According to Dr Tom Webb of Portsmouth University, ‘The Premier League did something else, they had different branding.’ It doesn’t reinforce the message and kids don’t get it. Whole game concepts should not be changed.

‘[The shortage of referees]This is a serious problem, and Covid only made the situation worse because the FA had not been able the recruit the necessary numbers,” said Dr Webb. Webb coaches an under-13 team, which has been given one referee to home games. It is becoming a common sight every weekend.

Referees are refusing to officiate at some amateur games because of the abuse they receive

Some amateur games have referees refusing to officiate because they feel abused.

Webb states that referee support varies between counties and leagues. Clubs found guilty of abuse by the FA are fined up to £100 for the most serious offences and players can be banned.

Sanctions can also be imposed by leagues. The Young Elizabethan League in Nottinghamshire has a traffic light system that identifies serial offenders clubs and can be removed from competition.

England still trails the Netherlands. An external agency runs an abuse hotline. It links reports with discipline and Dr Webb claims it has been successful. Ref Support UK in England runs an abuse hotline, but the FA does not promote it.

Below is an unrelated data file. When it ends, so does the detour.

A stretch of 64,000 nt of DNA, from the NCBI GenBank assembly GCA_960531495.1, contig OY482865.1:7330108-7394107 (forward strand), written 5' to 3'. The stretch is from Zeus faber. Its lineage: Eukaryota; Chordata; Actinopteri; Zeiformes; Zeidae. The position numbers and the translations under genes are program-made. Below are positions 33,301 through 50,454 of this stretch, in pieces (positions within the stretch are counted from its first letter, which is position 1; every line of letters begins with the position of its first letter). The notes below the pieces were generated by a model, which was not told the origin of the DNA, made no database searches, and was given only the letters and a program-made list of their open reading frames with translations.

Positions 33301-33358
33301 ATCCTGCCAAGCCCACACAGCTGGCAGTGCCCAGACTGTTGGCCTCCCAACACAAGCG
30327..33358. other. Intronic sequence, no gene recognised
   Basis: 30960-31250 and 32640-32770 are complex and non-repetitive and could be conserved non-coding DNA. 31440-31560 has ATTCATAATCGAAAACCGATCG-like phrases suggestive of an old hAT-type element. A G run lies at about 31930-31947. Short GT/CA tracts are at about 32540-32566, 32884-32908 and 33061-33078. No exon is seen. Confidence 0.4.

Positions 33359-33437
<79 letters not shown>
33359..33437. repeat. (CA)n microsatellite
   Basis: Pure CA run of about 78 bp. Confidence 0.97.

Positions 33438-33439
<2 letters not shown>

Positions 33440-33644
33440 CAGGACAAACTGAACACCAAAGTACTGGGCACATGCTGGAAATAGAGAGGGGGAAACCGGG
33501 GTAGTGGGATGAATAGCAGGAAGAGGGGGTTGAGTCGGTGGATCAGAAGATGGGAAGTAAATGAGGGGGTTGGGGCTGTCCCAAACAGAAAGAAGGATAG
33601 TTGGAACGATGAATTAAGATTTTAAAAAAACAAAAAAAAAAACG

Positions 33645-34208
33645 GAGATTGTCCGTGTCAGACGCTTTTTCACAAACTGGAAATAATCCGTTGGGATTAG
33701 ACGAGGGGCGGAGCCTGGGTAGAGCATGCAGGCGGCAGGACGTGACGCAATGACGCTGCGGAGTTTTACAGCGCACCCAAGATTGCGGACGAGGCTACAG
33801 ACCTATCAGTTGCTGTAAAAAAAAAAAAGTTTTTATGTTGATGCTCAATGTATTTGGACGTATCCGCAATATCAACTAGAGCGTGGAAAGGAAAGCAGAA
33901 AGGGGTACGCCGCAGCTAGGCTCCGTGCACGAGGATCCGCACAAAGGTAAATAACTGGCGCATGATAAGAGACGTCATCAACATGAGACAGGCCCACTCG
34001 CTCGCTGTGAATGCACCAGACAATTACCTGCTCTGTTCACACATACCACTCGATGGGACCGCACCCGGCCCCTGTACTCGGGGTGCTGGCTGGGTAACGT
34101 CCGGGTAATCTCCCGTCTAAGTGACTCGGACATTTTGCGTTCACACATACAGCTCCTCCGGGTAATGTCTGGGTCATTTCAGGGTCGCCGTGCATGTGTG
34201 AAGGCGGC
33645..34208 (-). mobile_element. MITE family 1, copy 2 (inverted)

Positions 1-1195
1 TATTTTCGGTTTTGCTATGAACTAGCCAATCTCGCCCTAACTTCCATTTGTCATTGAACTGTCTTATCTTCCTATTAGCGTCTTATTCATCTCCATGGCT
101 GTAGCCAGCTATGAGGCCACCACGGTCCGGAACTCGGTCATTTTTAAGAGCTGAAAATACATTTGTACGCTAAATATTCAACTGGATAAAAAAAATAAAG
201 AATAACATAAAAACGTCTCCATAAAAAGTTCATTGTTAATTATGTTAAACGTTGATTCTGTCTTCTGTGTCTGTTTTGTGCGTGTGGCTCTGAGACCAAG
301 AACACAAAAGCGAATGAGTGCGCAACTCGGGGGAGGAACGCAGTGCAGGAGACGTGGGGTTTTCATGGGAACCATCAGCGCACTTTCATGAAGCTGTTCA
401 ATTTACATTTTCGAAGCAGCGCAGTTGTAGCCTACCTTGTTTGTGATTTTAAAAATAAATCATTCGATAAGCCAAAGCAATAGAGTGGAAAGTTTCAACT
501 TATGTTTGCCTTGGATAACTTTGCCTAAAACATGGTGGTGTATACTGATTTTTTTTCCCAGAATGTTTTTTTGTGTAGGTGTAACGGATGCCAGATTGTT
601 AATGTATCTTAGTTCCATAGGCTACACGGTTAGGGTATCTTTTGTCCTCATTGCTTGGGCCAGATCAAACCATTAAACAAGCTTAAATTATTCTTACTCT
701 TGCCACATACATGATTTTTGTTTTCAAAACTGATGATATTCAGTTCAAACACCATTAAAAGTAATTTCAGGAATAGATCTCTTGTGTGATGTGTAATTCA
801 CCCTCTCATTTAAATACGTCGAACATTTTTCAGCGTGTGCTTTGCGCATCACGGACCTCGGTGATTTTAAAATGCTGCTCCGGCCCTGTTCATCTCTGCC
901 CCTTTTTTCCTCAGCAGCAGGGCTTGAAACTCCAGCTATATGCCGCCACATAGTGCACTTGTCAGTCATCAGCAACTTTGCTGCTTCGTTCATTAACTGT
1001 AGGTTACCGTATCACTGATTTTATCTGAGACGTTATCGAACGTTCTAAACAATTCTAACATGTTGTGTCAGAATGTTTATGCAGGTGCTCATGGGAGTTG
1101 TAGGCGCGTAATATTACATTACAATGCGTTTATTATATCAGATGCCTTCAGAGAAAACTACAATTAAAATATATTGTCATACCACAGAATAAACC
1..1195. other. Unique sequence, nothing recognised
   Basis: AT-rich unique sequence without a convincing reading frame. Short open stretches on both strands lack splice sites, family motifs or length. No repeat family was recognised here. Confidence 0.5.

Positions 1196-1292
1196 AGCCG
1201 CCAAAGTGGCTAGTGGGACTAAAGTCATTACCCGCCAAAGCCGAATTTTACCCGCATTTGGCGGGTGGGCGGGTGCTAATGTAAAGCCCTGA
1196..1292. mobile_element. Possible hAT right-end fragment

Referees' Association would like to see the FA take responsibility for refs centrally

The Referees’ Association would like the FA to take central responsibility for all refs

Referee groups want to see body cameras used in order to prevent bad behavior and to gather evidence. This would need to change the rules of the game. It would also have to be approved by IFAB internationally, which is not a possibility.

Rule 5.5 states that’referees’ and other “on-field” match officials cannot wear jewellery or other electronic equipment.

Ref Support UK is of the opinion that football authorities don’t want ‘body cameras’ as they could improve player behaviour. They also would cut off an important income stream, which comes from fines and yellow cards for players. The FA do not release figures but it is estimated in the Covid-affected 2019-20 the income was around £8M.

There is also the issue of negative influences from top flight managers and players.

Webb stated that there is strong evidence to support the idea that the highest ranking players have an influence. “Officials believe there is a connection between bad behaviour and positive behavior.” [in the Premier League]What happens Saturdays and Sundays? [in the amateur game]The next week, or so.